Vitamin D Gets a Reality Check, Or Does It

March 01, 2015

Vitamin D Gets a Reality Check, Or Does It 

 Reference:   Annals of Internal Med 2015, Washington Post 

 The US Preventative task force is waving a bit of a caution flag out there about Vitamin D. They state that, as best as they can tell, there really isn’t “convincing” evidence that “megadoses” of Vitamin D are helpful.   Certainly, we feel ok about getting extra for bone health.   By extra, the Institute of Medicine, which essentially is the governing body for what is in a vitamin pill or standardized recommendations, has stated that there is little usefulness for more than 800 IU of extra D a day. They also acknowledge that below 20 ng is a problem and should be repaired. 

But the evidence for more than 4000 IU a day might be skimpy.   More concerning is the worry that high doses might lead to extra kidney stones and calcification in arteries, just what we thought we might be avoiding by taking more. There is research out there about larger doses that is currently being conducted. We will get those results sometime in 2017 or 18, so, it’s still a ways off. Until then, what to do? 

 Here are some of my thoughts.   First of all, humans with mid-European skin type III (most Germans, English, French, Poles – who can tan but burn with too much sun) make about 1,000 IU a minute when exposed to mid-day sun in June at age 20. That means we are being advised to have only 36-48 seconds of direct sunlight a day extra. Anything more than that might be dangerous. Hmmm. 

 I also know that the Journal Science published an article in 2006 that shows that our own natural antibiotic, cathelicidin, is not manufactured until we have a blood level of 32 ng.     It staggers my imagination that we want you to have your own immune system less than that.   In 2008, Smith in the Am J or Clin Nutrition showed that in Antarctica, 2000 IU of Vit D only got your blood level to 29 ng (or 72 nmoles).   In Wisconsin, we know that our D level drops to around 15 ng in winter. In Antarctica, on no D, it drops to 14 ng (34 nmoles) , so being in Wisconsin is just like McMurdo Sound research station. (Disagree?) My suspicion about the errors in this editorial is somewhere in the middle of all of this recommendation conflict and anxiety.   I do know that there is abundant evidence that Vitamin D administration for decades to infants results in 78% less insulin-dependent diabetes 30 years later.   2000 IU to babies!   The Institute of Medicine would fall off their rockers in horror.   But explain to me the epidemic of insulin-dependent diabetes we have here in Wisconsin African Americans, whose D is even lower than Caucasians, or the epidemic of Multiple Sclerosis we have in the upper Midwest compared to the South or tropical countries. But that’s just epidemiology and not a clinical trial. And that’s where I think this sort of recommendation breaks down. You can’t do controlled trials of populations comparing the administration of a drug with no side effects, that last 30 years. Just too expensive. Takes too long. No patience. I am worried about kidney stones.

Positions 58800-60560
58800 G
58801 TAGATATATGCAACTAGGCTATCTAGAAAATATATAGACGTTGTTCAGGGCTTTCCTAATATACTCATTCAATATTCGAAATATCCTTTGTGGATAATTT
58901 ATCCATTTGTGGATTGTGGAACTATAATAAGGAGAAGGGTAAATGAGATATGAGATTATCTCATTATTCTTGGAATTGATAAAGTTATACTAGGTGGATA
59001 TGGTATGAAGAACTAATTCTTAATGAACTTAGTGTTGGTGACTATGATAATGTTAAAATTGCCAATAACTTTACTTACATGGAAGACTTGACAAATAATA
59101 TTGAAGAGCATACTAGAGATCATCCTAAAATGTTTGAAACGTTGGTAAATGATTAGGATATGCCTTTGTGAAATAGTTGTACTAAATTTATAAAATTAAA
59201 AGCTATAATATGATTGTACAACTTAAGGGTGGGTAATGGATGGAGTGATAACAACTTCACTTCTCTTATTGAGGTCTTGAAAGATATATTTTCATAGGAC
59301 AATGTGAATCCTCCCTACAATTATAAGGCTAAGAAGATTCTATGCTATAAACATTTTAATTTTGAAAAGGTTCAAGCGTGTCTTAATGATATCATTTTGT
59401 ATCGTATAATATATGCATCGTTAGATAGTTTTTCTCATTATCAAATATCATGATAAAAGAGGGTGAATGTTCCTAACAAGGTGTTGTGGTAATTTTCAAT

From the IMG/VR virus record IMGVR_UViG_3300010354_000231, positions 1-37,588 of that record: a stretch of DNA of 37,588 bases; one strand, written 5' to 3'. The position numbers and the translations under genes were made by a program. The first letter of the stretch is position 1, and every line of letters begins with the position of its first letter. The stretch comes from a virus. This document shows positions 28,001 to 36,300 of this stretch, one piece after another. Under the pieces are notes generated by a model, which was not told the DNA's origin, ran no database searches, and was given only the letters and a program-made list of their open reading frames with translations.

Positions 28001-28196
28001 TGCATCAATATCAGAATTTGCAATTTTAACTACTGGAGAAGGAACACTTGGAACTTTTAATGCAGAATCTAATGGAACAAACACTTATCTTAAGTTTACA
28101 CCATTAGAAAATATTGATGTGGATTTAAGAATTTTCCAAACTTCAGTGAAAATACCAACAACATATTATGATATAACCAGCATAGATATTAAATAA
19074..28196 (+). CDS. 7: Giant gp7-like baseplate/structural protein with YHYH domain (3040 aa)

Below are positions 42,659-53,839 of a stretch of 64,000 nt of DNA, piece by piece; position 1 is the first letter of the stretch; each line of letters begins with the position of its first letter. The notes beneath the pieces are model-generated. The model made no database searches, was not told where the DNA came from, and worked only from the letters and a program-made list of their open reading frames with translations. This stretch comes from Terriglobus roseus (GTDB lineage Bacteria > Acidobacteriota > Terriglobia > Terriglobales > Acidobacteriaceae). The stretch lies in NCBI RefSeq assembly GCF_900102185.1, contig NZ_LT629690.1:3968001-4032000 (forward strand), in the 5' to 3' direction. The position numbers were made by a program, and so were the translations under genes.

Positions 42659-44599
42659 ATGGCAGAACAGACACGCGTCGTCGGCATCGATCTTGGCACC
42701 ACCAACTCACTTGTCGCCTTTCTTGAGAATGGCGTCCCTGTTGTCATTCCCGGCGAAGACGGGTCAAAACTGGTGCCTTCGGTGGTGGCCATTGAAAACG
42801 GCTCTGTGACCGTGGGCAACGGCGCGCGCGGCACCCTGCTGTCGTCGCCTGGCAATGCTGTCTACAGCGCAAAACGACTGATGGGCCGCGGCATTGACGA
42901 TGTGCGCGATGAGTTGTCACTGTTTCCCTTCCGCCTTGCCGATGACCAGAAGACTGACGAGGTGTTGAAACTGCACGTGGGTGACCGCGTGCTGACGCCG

WWW. What will work for me? I’m anxious about kidney stones. I’ve had 4 clients who have had them. I’ve had them. But so have 8.8% of the population. I’m also worried about MS, and tuberculosis, and influenza, and cancer. But my judgment is that the fatal flaw is in the effort to apply the pure scientific method. Heaney helps understand that long-latency diseases might need another approach. In the meantime, I haven’t seen an epidemic of kidney stones each summer when we get more than 48 seconds of sunshine.   What I would give for just 15 seconds right now. Bottom line. I want you to have at least 32 ng.   Optimal? Yet to be determined.   Pop Quiz.

  1. Our current recommendations of Vitamin D supplementation involve getting how many seconds of sunshine a day?   A) 12   B) 24   C) 36   D) 72   E) 600                     Answer:  C for most adults, D for over age 71 
  2.  In Finland, a study of newborns given 2000 IU of D a day for their childhood resulted in how much less insulin-dependent diabetes?                          Answer:   78% 
  3. The Journal Science showed that your immune system doesn’t kill tuberculosis until your D level is at least   ________?                          Answer:  32 ng. 
  4.  A 20-year-old Caucasian with skin type III (Can tan, but also can burn), with 20 minutes of mid-day sun on the 20th of June will make how many IU of D a minute? 1000 
  5. Long latency diseases like MS and insulin-dependent diabetes might be dramatically reduced by sufficient Vitamin D. T or F True 
  6. To prove that D works or doesn’t work, we need a randomized placebo-controlled trial that lasts 30 or more years – something that will never happen. T or F True. It will never happen. We need a different method. 
  7. If these risks were true we should observe epidemics of kidney stones every year after Summerfest when folks get too much fun and too much sun.  T or F.          Answer: You answer that one.